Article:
I asked Justin what he meant by community and he explained that “community means local Indigenous communities in the local area of the High School or non Indigenous communities. It’s really teaching and helping both of those communities come together”.

So often, it’s just schools doing things on their own, or there is sometimes a disconnect with the school and local community.  We really encourage, the connection – bringing in members of the local indigenous community into the school, to be part of the reconciliation action.  Whenever doing some sort of reconciliation, the local Indigenous community can join the members of the school in that action.

 

What kind of support can Legacy Schools offer teachers that get involved?

The most tangible support is the Legacy Schools Toolkit, which includes a copy of the Secret Path book and lesson plans to help teach about residential schools and Indigenous education.

We provide support for actions these schools can take.  We provide support in helping them come up with ideas, helping brainstorming how to get from the ideas stage to the action stage.

 

From your experience, what are some lessons learned when starting a reconciliACTION?

The biggest lesson is about learning about local Indigenous history in the communities of the schools, rather than a textbook.  When you can get in touch with a local community and have elders share oral history that you will never find in a textbook. Without this opportunity, some of this stuff will never be learned by the non Indigenous community, because oral history is only really shared through elders passing it down through the younger generation, so if it’s not taught to the younger generations, there is a risk of it being lost forever, so through our Legacy Schools, we’re really encouraging that connection, helping that history stay alive.

 

What is your hope for the Legacy Schools, one year from now, five years from now?  What are you dreaming about?

Currently we’re in over 700 schools across Canada, obviously the end goal would be, to be in every school in Canada to be a member of our Legacy Schools program.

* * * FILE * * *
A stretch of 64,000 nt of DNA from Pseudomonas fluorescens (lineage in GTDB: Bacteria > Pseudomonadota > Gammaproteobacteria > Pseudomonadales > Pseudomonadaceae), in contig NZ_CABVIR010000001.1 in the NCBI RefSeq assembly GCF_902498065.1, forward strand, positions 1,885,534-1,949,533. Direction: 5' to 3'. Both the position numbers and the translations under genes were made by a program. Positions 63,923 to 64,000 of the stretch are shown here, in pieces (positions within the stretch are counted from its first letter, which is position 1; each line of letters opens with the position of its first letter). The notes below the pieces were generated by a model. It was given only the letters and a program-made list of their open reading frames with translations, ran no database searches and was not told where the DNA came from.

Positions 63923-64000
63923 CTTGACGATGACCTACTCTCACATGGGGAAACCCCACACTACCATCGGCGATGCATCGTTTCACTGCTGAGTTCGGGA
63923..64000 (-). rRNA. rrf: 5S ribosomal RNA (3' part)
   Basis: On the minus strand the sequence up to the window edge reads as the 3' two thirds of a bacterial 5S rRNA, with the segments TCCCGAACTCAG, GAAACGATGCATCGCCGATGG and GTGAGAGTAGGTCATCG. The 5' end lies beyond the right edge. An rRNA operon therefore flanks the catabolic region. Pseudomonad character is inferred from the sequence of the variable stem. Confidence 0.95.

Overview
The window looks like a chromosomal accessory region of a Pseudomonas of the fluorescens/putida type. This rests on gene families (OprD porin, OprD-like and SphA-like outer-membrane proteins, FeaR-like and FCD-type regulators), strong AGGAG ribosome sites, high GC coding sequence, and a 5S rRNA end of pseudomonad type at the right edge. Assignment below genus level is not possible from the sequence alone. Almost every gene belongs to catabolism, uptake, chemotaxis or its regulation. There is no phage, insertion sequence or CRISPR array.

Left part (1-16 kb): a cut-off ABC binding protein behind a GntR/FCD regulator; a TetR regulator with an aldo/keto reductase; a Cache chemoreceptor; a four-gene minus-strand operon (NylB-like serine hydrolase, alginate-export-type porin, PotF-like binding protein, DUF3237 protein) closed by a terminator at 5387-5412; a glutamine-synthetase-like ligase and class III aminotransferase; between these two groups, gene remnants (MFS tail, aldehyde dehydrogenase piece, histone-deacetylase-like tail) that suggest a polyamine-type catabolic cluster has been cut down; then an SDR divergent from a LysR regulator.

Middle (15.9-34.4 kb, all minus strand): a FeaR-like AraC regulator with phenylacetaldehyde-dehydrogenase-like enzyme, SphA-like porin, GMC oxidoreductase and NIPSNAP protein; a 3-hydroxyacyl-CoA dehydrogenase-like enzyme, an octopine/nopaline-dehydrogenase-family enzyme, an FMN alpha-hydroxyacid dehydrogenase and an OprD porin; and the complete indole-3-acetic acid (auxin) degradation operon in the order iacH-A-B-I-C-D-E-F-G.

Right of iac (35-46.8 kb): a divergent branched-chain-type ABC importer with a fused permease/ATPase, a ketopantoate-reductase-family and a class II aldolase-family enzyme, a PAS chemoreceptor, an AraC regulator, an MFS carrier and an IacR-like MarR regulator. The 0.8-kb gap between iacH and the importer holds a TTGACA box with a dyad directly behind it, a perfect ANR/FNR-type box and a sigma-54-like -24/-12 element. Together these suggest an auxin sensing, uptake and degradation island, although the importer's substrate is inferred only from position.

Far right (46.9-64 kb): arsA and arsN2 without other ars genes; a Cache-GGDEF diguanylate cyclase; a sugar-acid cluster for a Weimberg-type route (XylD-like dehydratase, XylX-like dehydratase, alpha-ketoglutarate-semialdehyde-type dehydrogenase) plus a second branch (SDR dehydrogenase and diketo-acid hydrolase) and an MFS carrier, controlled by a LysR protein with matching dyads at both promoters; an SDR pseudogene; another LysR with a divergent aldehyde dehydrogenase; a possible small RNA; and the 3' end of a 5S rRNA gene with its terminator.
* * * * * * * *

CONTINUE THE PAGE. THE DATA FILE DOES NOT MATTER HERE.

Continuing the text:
The goal right now is to increase the engagement in our program, encouraging more schools to use this tool to teach about Indigenous history, to teach about residential schools history and showing that one boy’s story can represent the story of thousands of other students.

The end goal is to create an awareness, to normalize Indigenous education and make it an everyday aspect of the school rather than a one-off unit.  Having schools take reconciliation and doing action towards it, rather than just talking about it.

 

Secret Path Week

If you’re interested in becoming a Legacy School, register now so you can be included in the next shipment of resources in September.  The resources can be used to participate in the Secret Path Week (October 17-22, 2019).

The Gord Downie and Chanie Wenjack Fund would like to inspire Legacy Schools to use this week to answer Gord Downie’s call to action, to “do something” by creating a reconciliACTION.  A reconciliACTION is any meaningful action that aims to bring Indigenous and non-Indigenous people together in the spirit of reconciliation through education, awareness and understanding.

All Legacy schools are asked to participate in Walk for Wenjack during Secret Path week, which culminates in a live concert.

During the lead up to Secret Path week, LEARN will host a webinar to talk about Indigenous Education in Quebec and share reconciliACTIONs.  If you are interested in the webinar or becoming part of LEARN’s Education for Reconciliation community subscribe to LEARN’s Ed4Rec newsletter here.